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We’ve been meeting a lot of buyers lately who are confused: should they buy now in case prices continue to increase? Or should they wait to buy in case the doomsdayers are right and Toronto’s real estate market is a bubble that’s about to burst?
- Toronto has been experiencing steady price increases for the last decade. We know a number of people who’ve been waiting to buy for years, convinced that prices were about to drop. Well, prices haven’t dropped yet, and many of those people are now completely priced out of the market (we call these people “renters-for-life”). I always like to share the example of the people who sold me a townhouse 10 years ago – they were convinced that the market had peaked and sold me their townhouse for $315,000 (a record high for the complex). They decided to rent and wait for prices to drop. That townhouse? It now sells for almost $600,000. Ouch. They may have saved some money while renting, but in a twist of irony, they can’t afford to buy back the townhouse they once owned.
- If the Toronto real estate market does in fact slow down, prices may indeed drop. You may be able to afford houses and neighbourhoods that aren’t currently in your price range. Of course any slow down in the market would likely result from an increase in interest rates – so while the actual price of the house or condo may be lower, when you factor in the cost of borrowing, your carrying costs could be the same or higher.
- Trying to time the market is dangerous, and if it were easy, we’d all have bought Google and Apple stock on IPO day and sold our shares in RIM years ago. You don’t know when the top has been reached until it’s too late, and you won’t be able to predict the bottom either. Just ask our friends south of the border.
- Buying a house or condo is a lifestyle decision – you do after all, need a roof over your head. There’s no easy answer to the rent vs buy question – it all depends on your personal financial situation (your income, debts, how much you pay in rent, how you invest your money, etc.). We’d never recommend rushing into buying more house than you can afford or buying because you’re afraid of price increases. Buying a home is a big investment and you need to balance your lifestyle needs with the current affordability with the uncertainty of the future.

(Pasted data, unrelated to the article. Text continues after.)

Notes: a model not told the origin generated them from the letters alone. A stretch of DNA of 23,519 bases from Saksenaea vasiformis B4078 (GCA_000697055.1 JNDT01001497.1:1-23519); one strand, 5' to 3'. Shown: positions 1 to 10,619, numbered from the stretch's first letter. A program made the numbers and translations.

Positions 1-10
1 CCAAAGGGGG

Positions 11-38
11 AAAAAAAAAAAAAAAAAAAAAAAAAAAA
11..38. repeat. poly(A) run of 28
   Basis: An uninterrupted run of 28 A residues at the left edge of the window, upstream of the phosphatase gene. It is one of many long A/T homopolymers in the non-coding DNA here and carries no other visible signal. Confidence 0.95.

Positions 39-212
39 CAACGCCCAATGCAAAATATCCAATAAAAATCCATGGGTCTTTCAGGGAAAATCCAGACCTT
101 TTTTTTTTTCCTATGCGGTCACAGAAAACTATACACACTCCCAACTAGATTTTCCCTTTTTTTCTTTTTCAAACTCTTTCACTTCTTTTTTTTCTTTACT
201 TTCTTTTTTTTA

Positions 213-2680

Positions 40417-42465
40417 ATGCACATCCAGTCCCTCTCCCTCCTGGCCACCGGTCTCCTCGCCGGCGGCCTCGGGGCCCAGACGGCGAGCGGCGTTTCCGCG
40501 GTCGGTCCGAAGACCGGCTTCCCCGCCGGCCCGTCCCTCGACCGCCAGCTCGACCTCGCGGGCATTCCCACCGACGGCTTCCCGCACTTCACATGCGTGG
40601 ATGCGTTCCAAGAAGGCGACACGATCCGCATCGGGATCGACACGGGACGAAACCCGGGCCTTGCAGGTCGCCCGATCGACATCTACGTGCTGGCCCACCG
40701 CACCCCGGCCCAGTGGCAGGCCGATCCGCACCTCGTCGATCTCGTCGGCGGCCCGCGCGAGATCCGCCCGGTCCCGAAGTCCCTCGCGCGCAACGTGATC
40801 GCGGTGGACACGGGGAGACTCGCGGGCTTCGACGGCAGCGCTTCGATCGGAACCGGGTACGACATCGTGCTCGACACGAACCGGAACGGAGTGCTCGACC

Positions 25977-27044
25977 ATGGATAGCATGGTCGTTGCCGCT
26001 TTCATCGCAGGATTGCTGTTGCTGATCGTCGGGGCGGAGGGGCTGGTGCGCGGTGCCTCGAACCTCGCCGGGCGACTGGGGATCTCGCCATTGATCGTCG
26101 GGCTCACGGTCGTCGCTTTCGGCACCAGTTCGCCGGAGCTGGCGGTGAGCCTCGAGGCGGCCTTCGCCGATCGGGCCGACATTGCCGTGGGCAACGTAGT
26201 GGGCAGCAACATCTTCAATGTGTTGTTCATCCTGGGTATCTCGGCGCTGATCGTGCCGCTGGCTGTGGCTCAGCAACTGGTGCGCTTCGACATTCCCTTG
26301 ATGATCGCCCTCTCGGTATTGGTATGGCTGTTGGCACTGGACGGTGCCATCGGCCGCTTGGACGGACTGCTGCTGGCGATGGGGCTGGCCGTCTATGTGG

For more on our thoughts on the Toronto real estate market, check out our earlier blogs: Is the Sky Falling? Chicken Little and Real Estate Predictions and Canada vs the US.
Yes, the time is running out but not for the buyers but for the sellers – and I really suggest you as a realtor to educated your potential seller that they need to be reasonable with the prices in order to be able to exit the collapsing RE market with the good profit not with the loss. At least it proved to be true in Richmond, BC where I live. My realtor had been watching the market for years until he signaled me that it is a time to sell. I am so thankful to him as the market for townhouses was only going down since then – I sold in July 2011 last year and now happily renting the better place than I had in a better location (my lifestyle has def. improved and I also did not have to pay a property tax that has increased in our municipality), having capitalized my gains already.
Regardless that many people want their property value to increase or at least to stay at the same level, the current valuations are detached from the incomes and are not sustainable – so no much work for the realtors and construction industry people in the future, so this is in their own interests if the prices go down and market starts to be active again.
“balance your lifestyle needs with the current affordability with the uncertainty of the future”
what? should we crown you the next omaha of nebraska? such insightful words with absolutely nothing to contribute that might help your clients. What is the current (un)affordability? How uncertain is the future? At least throw in some metrics. The affordability (when adjusted for present value of money) is at an all time low. The house ownership ratio is at an all time high. The future is very uncertain with the mess in europe and all. I can dig up numbers but I am not the one writing this blog post or providing advice. Also if you want to see what happens to real estate prices and how they can only soften to 1 to 3% going into the future might I suggest that you look at San Fransisco, Chicago, LA, Seattle etc and the property prices there did not just stagnate but actually crashed. People who thought they were priced out of the market in 2005/06 can easily buy back into the market but currently don’t want to and the house prices have yet to bottom after a severe correction.
Your townhouse might have doubled in price over the last 13 years. Your other investments should have more than doubled in that same time period. Regardless you, as a realtor, should know that the house price today is not an indication of what the prices might be in the future. The prices could be higher, much higher or they could be lower or much lower as well. Looking at the price appreciation in the last decade is like driving a car while only looking in your rear view mirror. If you don’t drive a car like that then why base your home purchasing decision on historical information from the last decade only?
You might want to check out://www.getwhatyouwant.ca/is-the-sky-falling-chicken-little-and-real-estate-market-predictions/ and https://www.getwhatyouwant.ca/canada-vs-united-states-housing-market/ for some metrics and more of our opinions…
Condo Chris says:
“Olga” and “What” = Renters for life. Enjoy